A*u & Nordic nRF24's

Aloha –

I have a problem getting erroneous comms over nRF24 radios between an Amicro and BB’d328P-PU(Uno). Sketches are TX’er to RX’er of joystick values, x & y, with Au as RX’er. These sketches found in examples at http://arduino-info.wikispaces.com/Nrf24L01-2.4GHz-HowTo. The nRF24’s use SPI, so I use the three lines on that header, plus two pins for chip enable & chip select, CE_PIN and CSN_PIN, as referenced in above URL. I have tried taking the CE & CSN lines from 0 & 1, the A*'s TX/RX lines, to no avail. I then took the lines from 4 & 9, also to no avail. Unfortunately, all lines on other side of A*u are taken up by an md08a motor driver board, and am leaving the I2C lines available for something else. Few options.

In both of above pin configs, the erroneous numbers on A* RX’er that I get are “x=-1, y=-1”. I have swapped in the code the pin numbers for CE & CSN, just to check, and get the “No radio available” output in serial monitor. I have swapped out the Au and nRF24 modules, and receive same results. The above referenced sample code works on other equipment I own, the variable in this instance being the Au as RX’er. Is this problem stemming from something particular to these pins on the A*u that I use?

Here is code of A*u RX’er:

//Edited for brevity
//A*micro RX'er

#include <SPI.h>
#include "nRF24L01.h"
#include "RF24.h"

#define CE_PIN   4
#define CSN_PIN  9

const uint64_t pipe = 0xE8E8F0F0E1LL; // Define the transmit pipe

RF24 radio(CE_PIN, CSN_PIN); // Create a Radio

int joystick[2];  // 2 element array holding Joystick readings

void setup() 
{
  Serial.begin(9600);
  delay(1000);
  Serial.println("Nrf24L01 Receiver Starting");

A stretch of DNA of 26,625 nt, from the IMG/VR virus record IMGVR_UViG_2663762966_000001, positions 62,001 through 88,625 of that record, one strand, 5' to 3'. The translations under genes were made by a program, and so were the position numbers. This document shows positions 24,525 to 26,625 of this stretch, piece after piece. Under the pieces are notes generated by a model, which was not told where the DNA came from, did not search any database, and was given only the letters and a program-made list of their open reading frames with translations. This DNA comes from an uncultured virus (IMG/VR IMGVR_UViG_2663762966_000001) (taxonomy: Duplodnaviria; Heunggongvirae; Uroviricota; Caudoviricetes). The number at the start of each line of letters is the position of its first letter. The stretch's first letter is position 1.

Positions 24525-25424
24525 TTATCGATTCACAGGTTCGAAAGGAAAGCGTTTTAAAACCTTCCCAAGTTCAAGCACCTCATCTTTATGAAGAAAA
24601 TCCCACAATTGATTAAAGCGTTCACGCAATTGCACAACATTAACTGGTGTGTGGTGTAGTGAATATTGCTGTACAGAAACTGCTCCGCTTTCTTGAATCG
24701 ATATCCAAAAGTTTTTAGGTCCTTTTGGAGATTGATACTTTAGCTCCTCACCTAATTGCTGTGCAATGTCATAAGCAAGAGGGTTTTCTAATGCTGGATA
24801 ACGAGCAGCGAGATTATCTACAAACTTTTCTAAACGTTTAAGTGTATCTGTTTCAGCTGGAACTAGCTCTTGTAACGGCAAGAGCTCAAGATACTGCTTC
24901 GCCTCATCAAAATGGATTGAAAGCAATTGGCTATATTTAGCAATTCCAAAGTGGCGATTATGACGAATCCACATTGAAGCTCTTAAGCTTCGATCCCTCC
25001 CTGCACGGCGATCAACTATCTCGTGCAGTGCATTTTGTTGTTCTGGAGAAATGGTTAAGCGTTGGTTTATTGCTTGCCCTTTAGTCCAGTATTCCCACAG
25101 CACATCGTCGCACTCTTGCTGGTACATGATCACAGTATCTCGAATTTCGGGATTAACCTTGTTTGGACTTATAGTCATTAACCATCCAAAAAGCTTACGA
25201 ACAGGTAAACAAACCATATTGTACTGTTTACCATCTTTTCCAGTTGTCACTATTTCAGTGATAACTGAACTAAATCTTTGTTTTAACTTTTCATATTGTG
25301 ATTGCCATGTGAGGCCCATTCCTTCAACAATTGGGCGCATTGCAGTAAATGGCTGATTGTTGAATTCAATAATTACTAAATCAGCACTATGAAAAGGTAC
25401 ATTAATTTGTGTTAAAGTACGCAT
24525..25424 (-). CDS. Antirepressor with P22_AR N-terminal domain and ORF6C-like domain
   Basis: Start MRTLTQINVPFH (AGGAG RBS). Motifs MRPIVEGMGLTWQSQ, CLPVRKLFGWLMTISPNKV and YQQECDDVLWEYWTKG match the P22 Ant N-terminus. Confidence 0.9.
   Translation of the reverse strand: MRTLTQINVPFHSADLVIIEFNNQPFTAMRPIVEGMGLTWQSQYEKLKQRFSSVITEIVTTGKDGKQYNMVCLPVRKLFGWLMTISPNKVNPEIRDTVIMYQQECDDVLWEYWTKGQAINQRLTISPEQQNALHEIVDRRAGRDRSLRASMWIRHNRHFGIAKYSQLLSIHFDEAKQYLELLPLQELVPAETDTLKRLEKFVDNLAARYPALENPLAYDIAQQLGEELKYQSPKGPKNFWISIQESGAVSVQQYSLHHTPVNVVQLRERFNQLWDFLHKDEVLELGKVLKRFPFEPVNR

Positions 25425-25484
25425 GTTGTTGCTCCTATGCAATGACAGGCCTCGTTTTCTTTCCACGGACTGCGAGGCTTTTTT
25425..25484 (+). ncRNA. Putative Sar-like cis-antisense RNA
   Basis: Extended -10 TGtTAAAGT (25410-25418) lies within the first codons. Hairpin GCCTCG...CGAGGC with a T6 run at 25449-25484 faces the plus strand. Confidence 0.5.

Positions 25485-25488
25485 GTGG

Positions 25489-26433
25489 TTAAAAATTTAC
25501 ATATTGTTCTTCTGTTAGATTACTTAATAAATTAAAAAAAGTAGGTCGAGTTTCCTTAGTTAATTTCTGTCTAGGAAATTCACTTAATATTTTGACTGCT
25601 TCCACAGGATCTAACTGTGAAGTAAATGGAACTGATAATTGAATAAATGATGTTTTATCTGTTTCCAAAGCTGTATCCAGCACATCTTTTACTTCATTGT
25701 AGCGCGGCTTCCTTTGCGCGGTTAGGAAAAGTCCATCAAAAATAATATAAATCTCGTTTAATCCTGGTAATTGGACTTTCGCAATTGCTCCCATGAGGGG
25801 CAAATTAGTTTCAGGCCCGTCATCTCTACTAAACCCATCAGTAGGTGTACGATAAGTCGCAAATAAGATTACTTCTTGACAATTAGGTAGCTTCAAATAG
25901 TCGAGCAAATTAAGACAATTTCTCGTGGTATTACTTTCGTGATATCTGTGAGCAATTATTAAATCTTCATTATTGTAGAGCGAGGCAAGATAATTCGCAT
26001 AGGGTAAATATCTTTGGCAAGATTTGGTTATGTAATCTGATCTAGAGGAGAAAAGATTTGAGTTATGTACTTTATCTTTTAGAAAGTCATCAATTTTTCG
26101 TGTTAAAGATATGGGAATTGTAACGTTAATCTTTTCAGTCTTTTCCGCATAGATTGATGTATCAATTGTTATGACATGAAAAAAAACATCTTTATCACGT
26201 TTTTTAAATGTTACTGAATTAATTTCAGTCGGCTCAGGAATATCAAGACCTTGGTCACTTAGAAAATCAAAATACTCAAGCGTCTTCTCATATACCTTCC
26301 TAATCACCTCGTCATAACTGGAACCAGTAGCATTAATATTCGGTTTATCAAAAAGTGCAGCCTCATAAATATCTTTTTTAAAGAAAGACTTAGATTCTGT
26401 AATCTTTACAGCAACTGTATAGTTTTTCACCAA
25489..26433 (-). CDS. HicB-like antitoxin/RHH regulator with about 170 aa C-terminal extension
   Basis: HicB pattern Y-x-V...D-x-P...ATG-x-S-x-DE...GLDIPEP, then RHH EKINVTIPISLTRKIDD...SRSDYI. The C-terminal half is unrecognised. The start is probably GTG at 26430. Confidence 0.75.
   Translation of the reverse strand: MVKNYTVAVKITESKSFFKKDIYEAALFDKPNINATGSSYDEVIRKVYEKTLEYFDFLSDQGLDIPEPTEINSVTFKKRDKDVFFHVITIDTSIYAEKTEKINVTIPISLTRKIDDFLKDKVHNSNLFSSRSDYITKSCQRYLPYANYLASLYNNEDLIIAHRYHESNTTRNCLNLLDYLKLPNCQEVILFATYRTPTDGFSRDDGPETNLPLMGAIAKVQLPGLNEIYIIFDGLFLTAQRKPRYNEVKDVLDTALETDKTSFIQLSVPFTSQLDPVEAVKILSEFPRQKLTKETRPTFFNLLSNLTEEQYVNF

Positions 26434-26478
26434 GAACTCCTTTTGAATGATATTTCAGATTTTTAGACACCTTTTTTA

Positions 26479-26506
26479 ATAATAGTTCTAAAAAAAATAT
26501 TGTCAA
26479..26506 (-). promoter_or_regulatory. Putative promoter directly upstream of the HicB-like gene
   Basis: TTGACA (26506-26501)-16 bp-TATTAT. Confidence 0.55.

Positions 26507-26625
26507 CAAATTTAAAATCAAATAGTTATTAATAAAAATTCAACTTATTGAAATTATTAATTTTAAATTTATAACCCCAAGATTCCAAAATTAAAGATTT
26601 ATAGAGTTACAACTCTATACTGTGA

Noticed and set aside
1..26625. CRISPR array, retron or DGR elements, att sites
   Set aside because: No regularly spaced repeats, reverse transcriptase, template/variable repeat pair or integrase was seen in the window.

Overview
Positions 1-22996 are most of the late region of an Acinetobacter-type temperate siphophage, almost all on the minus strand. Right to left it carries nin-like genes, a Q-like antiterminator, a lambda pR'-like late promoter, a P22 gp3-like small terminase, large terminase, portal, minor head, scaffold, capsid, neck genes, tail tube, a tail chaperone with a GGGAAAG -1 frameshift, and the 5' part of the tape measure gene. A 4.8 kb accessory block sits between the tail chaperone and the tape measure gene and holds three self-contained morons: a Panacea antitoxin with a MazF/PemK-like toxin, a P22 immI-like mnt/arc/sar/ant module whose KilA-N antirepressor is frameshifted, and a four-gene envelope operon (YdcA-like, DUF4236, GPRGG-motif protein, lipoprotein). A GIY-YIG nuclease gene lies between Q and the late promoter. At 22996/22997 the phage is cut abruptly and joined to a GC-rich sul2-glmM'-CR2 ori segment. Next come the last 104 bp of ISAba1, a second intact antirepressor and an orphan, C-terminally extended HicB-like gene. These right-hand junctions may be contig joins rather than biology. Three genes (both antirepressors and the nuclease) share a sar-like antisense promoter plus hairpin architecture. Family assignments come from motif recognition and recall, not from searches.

radio.begin();
  radio.openReadingPipe(1,pipe);
  radio.startListening();
}

void loop()  
{
  if ( radio.available() )
  {
    // Read the data payload until we've received everything
    bool done = false;
    while (!done)
    {
      // Fetch the data payload
      done = radio.read( joystick, sizeof(joystick) );
      Serial.print("X = ");
      Serial.print(joystick[0]);
      Serial.print(" Y = ");      
      Serial.println(joystick[1]);
    }
  }
  else
  {    
      Serial.println("No radio available");
  }
}

This rather confounds me, as I have A*/Uno combos in other applications that comm very well over nRF24’s.

I am working toward something like this with the A*u RX’er:

void loop(){
if (radio.available())
{//translate joystick values to motor heading and velocity control}
else robotControl(); //pinging obstacle avoiding robot
}

Thanks folks, for any assistance you could lend to this.
Mark

Hello, Mark.

I am sorry you are having trouble with the A*. The A* and other platforms that use the ATmega32U4, like the Arduino Leonardo, use Serial1 (and pins 0 and 1 on the A*) instead of Serial to communicate over TTL serial with other devices.

-Jon

Aloha Jon –

Thanks for the response. Kinda getting matters in hand. What stumps me are the delay()'s I had to add into the code to get things underway. Commenting out the serial data, and adding the minimum of delay()'s obtained through testing, I get reasonable response over RF. That done, I had to write in 4 new variables, as just mapping x&y to new values for PWM did not seem to work. I operate the joystick in a “+” fashion, as written in the code, although I seem to get differential turning with stick approaching “x” positions (under investigation). Code below.

void loop() {
  if ( radio.available() )
  {
    bool done = false;
    while (!done)
    {
      done = radio.read( joystick, sizeof(joystick) );
      //Serial.print("X = ");
      //Serial.print(joystick[0]);    // x value